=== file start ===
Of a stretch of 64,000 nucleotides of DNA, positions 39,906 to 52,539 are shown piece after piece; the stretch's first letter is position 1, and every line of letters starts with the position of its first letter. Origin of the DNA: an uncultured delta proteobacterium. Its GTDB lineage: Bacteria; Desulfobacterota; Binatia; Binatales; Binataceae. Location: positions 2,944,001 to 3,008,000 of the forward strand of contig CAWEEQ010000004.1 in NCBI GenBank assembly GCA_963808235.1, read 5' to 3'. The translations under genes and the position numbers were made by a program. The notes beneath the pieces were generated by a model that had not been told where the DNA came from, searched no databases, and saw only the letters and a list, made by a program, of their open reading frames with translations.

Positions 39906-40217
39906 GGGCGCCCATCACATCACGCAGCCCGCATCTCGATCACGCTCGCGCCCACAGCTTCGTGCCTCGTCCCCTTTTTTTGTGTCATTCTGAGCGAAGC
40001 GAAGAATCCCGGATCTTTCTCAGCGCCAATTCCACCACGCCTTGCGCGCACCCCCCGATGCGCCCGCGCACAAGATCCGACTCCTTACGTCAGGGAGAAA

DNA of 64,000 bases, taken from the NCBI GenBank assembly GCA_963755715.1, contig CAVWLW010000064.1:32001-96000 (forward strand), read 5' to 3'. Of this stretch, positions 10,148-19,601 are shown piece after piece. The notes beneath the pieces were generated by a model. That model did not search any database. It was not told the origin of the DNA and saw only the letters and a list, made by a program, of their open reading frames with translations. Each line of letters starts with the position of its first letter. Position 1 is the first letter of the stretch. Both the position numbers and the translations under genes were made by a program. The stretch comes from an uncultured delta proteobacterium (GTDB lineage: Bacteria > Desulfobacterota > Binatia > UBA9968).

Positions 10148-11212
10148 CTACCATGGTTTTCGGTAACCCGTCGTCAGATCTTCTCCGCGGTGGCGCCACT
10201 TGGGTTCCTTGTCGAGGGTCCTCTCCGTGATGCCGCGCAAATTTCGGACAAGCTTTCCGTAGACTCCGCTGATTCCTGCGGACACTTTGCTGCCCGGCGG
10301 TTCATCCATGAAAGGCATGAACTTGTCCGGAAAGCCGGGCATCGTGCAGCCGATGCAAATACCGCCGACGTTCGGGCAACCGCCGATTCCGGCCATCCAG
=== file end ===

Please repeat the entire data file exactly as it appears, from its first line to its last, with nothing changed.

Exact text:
Of a stretch of 64,000 nucleotides of DNA, positions 39,906 to 52,539 are shown piece after piece; the stretch's first letter is position 1, and every line of letters starts with the position of its first letter. Origin of the DNA: an uncultured delta proteobacterium. Its GTDB lineage: Bacteria; Desulfobacterota; Binatia; Binatales; Binataceae. Location: positions 2,944,001 to 3,008,000 of the forward strand of contig CAWEEQ010000004.1 in NCBI GenBank assembly GCA_963808235.1, read 5' to 3'. The translations under genes and the position numbers were made by a program. The notes beneath the pieces were generated by a model that had not been told where the DNA came from, searched no databases, and saw only the letters and a list, made by a program, of their open reading frames with translations.

Positions 39906-40217
39906 GGGCGCCCATCACATCACGCAGCCCGCATCTCGATCACGCTCGCGCCCACAGCTTCGTGCCTCGTCCCCTTTTTTTGTGTCATTCTGAGCGAAGC
40001 GAAGAATCCCGGATCTTTCTCAGCGCCAATTCCACCACGCCTTGCGCGCACCCCCCGATGCGCCCGCGCACAAGATCCGACTCCTTACGTCAGGGAGAAA

DNA of 64,000 bases, taken from the NCBI GenBank assembly GCA_963755715.1, contig CAVWLW010000064.1:32001-96000 (forward strand), read 5' to 3'. Of this stretch, positions 10,148-19,601 are shown piece after piece. The notes beneath the pieces were generated by a model. That model did not search any database. It was not told the origin of the DNA and saw only the letters and a list, made by a program, of their open reading frames with translations. Each line of letters starts with the position of its first letter. Position 1 is the first letter of the stretch. Both the position numbers and the translations under genes were made by a program. The stretch comes from an uncultured delta proteobacterium (GTDB lineage: Bacteria > Desulfobacterota > Binatia > UBA9968).

Positions 10148-11212
10148 CTACCATGGTTTTCGGTAACCCGTCGTCAGATCTTCTCCGCGGTGGCGCCACT
10201 TGGGTTCCTTGTCGAGGGTCCTCTCCGTGATGCCGCGCAAATTTCGGACAAGCTTTCCGTAGACTCCGCTGATTCCTGCGGACACTTTGCTGCCCGGCGG
10301 TTCATCCATGAAAGGCATGAACTTGTCCGGAAAGCCGGGCATCGTGCAGCCGATGCAAATACCGCCGACGTTCGGGCAACCGCCGATTCCGGCCATCCAG